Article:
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By Dr. Maulana Karenga —

As the pandemic of COVID-19 continues to ravage our community and the country, the pandemic of the pathology of racist oppression continues to claim its victims among us also. And this is not only because of the inequalities in our life conditions, health access, working needs and circumstances, and other structural disadvantages, but also because Black people and other people of color remain targets of racist violence. One of the latest cases is from Aurora, Colorado, August 2, where the police targeted, stopped, terrorized and humiliated four Black girls and a mother, out to get their nails done at a salon. Not satisfied with drawing guns on the children, 6, 12, 14 and 17, causing them to fear for their lives and call for their mother and sister, the White officers, men and women, ordered them out of the car, handcuffed them, except the 6-year old, and forced them all to lay face down on the parking lot pavement. The repulsively transparent lie told for this unjustifiable act of targeting and terrorism was that the police mistook the family’s SUV for a stolen motorcycle with the same license plate number but from another state.

What makes this even more sickeningly evil than usual is that it was done against innocent children who cannot begin to understand why Whites would want to hate them, target, terrorize, traumatize and humiliate them and to kill them when they have done nothing to these Whites or anyone like them. And this reminds us that there is a no exemption and no quarter policy for even Black children, as evidenced by the murders of Devin Brown, 13; Aiyana Stanley-Jones, 7; Kimani Gray, 16; Tamir Rice, 12; Cameron Tillman 14; and all the others.

Aurora was the site of an earlier targeting and brutal killing of a gentle and caring young Black man named Elijah McClain, who explained to the police his peaceful and sensitive attitude toward all sentient beings. He had pleaded with them asking them not to hurt him, but they killed him anyhow and made a video afterwards reenacting with laughter their brutish choking and killing of him on his way home and near his house.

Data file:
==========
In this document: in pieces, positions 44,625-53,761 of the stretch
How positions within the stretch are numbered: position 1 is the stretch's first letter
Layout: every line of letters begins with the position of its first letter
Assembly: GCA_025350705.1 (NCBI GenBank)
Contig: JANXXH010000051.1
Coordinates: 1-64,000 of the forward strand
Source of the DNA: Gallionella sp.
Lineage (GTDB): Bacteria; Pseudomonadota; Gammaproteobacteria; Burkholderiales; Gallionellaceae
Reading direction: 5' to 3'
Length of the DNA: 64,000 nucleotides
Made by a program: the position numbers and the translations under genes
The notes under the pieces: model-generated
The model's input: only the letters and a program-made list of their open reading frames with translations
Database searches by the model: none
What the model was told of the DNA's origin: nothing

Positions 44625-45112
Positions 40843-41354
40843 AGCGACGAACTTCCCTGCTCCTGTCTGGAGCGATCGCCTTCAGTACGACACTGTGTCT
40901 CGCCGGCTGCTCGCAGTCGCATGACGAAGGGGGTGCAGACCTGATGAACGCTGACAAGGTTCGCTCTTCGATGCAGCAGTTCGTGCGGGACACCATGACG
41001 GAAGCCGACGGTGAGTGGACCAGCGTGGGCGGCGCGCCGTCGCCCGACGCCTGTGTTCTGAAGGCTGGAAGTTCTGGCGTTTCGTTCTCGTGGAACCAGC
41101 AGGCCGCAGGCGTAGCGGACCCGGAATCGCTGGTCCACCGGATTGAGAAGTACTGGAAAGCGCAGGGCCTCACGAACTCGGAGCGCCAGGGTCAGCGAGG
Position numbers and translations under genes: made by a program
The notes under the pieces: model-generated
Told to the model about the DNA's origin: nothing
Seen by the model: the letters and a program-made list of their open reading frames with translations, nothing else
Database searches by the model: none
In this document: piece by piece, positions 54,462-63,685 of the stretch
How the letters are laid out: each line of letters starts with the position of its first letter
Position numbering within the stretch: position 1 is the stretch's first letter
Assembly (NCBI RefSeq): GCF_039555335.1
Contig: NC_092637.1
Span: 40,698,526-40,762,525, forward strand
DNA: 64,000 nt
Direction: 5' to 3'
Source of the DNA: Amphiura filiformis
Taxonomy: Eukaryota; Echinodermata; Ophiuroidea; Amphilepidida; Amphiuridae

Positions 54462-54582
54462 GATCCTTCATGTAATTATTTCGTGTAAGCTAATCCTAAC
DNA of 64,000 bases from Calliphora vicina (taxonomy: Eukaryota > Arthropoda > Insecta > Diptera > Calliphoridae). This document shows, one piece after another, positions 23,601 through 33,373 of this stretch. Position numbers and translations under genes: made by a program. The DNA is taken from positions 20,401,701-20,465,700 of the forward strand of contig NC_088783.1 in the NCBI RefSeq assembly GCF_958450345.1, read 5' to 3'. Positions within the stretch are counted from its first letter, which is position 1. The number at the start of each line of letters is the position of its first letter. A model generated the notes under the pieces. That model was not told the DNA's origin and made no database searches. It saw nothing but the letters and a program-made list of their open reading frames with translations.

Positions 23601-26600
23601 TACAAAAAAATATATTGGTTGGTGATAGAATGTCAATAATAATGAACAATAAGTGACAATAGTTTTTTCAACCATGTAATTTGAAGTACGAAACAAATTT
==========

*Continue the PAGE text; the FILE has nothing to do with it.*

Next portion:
The town’s name Aurora means “dawn,” but it resembles a nightmare and an arctic night that lasts 24 hours for us. Thus, there is no new day dawning in Aurora or America for us. For each day we rise, we must fight for our lives, as vigilantes and police target, terrorize and harass and humiliate us under the color and camouflage of law. They have made a wolfish winter of a world for us, and we must recognize how Aurora is America unmasked, as are all the other interrelated sites of cold and conscience-less killing of Black people with no exemption, even for our children. And yet, as our forefathers and foremothers before us, we today refuse to accept it in silence or inactivity and are called each day and hour by our honored ancestor, Henry Highland Garnet, to “Let our motto be resistance, resistance, resistance!”

The perverse and pathological persistence of hidden and videoed police violence against our people demonstrates how deeply rooted it and the racism which informs and sustains it are in American culture. Indeed, racism and its violence are not simply an act of a single or group of police, it is a systemic practice of oppressive imposition, ideological justification and institutional arrangement. But at the heart of all of it is violence, direct and indirect, open and hidden, pervasive and persistent against our bodies, minds and spirits.

It is because of this raw and deadly reality that Min. Malcolm would conclude that we are “living in a war zone” and our oppressor, who is making war on us, “is as vicious and criminal and inhuman as any war making country has ever been.” Also, it is why Rev. Martin Luther King was compelled to concede that America is “the greatest purveyor of violence in the world.” And this is at home and abroad, from the savagery of segregation and the imperialist wars during the era of King to the inhuman and criminal dropping of the atomic bomb on Hiroshima and Nagasaki, Japan, 75 years ago on August 6, although it was known Japan was ready to surrender.